“They Had What It Takes – Part 24: “Jackie” Cochran” by Alden McWilliams
In the late thirties Flying Aces ran Alden McWilliams’ monthly illustrated tribute to the pioneer fliers of the early days of aviation which was called “They Had What it Takes”. In the January 1939 issue they featured Jacqueline “Jackie” Cochran, a pioneering American aviator who was considered to be one of the most gifted racing pilots of her time. Originally working in the cosmetics industry, her husband encouraged her to take up flying as a means to travel more efficiently, Jackie took to it like a duck takes to water and soon realized that flying was her passion, not cosmetics.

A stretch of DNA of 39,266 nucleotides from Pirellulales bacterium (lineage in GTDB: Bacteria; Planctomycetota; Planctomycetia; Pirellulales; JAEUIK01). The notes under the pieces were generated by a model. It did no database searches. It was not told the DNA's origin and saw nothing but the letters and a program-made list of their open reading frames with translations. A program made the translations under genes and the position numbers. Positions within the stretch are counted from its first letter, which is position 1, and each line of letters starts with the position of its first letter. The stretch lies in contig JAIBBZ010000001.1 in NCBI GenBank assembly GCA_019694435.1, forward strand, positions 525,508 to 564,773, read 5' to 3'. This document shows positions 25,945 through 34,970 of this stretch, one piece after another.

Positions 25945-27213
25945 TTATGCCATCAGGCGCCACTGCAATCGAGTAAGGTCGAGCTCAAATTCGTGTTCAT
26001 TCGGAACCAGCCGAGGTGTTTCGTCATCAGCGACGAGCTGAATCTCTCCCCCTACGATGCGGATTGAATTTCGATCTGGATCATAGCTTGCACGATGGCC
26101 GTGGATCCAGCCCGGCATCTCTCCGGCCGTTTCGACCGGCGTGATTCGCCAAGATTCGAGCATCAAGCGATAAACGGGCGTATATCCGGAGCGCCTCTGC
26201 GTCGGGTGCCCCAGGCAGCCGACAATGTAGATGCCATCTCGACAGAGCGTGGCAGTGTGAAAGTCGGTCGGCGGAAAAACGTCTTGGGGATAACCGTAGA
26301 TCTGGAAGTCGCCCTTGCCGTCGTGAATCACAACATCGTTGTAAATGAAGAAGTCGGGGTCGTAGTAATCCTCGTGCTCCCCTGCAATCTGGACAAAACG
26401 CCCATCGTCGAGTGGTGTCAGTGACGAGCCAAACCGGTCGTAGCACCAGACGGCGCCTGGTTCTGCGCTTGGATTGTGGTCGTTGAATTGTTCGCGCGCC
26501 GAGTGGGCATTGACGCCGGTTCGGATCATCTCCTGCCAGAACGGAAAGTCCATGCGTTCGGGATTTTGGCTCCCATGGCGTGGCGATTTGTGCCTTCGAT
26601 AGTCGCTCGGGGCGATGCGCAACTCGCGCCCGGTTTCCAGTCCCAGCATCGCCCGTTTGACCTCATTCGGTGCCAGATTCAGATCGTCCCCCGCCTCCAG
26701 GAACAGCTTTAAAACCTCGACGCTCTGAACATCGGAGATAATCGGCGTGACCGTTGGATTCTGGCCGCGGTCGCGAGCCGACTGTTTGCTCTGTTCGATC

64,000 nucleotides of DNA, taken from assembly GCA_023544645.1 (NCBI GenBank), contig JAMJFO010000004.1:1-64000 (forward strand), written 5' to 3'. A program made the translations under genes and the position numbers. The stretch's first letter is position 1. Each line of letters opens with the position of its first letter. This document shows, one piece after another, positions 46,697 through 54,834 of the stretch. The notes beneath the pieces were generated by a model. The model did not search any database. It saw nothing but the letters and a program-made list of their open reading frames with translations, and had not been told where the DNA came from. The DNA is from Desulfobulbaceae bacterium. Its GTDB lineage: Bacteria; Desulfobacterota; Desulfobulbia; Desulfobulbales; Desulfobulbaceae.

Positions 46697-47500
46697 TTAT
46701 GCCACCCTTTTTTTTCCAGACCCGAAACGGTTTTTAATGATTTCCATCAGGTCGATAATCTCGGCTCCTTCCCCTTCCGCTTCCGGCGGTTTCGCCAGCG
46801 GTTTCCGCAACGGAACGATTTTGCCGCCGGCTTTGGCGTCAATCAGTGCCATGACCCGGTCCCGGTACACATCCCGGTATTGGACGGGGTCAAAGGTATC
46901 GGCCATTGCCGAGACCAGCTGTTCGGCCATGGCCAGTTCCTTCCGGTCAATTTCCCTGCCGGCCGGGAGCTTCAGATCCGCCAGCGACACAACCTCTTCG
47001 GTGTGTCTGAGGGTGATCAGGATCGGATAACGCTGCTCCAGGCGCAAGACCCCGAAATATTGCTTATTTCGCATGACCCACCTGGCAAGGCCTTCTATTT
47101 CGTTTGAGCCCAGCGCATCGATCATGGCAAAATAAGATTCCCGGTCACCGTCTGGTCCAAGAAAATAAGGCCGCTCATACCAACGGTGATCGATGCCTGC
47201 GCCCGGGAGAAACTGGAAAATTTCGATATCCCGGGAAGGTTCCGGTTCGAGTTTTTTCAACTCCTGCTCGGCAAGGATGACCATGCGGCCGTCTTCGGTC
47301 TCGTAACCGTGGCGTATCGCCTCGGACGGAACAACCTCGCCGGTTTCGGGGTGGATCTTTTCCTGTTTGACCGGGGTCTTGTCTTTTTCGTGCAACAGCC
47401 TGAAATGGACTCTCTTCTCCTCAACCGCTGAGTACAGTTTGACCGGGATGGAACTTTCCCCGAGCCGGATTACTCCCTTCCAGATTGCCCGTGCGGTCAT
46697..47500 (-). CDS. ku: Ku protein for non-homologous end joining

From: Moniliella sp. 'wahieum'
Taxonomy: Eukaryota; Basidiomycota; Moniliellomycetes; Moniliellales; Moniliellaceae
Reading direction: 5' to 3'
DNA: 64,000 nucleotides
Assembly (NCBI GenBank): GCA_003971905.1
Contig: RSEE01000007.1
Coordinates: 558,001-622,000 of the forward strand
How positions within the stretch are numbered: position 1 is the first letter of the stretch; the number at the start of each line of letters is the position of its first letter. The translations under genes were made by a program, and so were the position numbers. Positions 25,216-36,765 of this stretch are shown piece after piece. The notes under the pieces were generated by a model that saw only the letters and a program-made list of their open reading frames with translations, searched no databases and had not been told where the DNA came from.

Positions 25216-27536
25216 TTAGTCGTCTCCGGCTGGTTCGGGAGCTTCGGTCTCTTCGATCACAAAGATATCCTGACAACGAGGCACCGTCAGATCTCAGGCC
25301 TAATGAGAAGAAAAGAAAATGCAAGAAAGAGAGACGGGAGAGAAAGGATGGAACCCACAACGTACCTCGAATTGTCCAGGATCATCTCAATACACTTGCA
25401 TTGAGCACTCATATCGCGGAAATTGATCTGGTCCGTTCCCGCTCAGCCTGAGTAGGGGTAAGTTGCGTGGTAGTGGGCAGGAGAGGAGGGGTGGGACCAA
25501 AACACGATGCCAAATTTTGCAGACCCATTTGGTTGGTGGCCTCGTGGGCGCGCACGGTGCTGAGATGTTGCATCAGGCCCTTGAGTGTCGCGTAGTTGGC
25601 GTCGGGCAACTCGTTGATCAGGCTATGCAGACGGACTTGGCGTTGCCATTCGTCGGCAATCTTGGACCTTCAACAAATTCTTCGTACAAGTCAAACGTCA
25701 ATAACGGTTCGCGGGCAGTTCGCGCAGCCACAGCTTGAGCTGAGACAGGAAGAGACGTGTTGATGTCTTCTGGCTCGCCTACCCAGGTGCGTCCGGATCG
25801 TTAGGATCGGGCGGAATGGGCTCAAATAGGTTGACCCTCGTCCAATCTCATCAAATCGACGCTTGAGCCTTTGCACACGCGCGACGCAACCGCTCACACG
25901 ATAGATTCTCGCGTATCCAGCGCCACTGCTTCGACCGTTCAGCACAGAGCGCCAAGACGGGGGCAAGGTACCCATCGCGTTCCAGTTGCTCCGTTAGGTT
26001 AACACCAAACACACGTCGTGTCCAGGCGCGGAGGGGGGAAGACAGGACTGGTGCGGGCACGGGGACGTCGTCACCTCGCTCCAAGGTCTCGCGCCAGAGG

A few career highlights beyond McWilliam’s piece: in 1942 Jackie was asked to organize the Women’s Flying Training Detatchment (WFTD) to train women to handle basic military flight support; the following year she was appointed to lead the Women’s Airforce Service Pilots (WASP); in 1953 she became the first woman to break the sound barrier, and set eight more speed records in 1967 when she was over 60 years old!
Jackie kept going until a serious cardiac condition finally grounded her. By the time of her death in 1980, Jackie had recieved more than 200 awards and trophies and set more speed and altitude records than any other pilot.
- Download “They Had What It Takes – Part 24: “Jackie” Cochran” (January 1939, Flying Aces)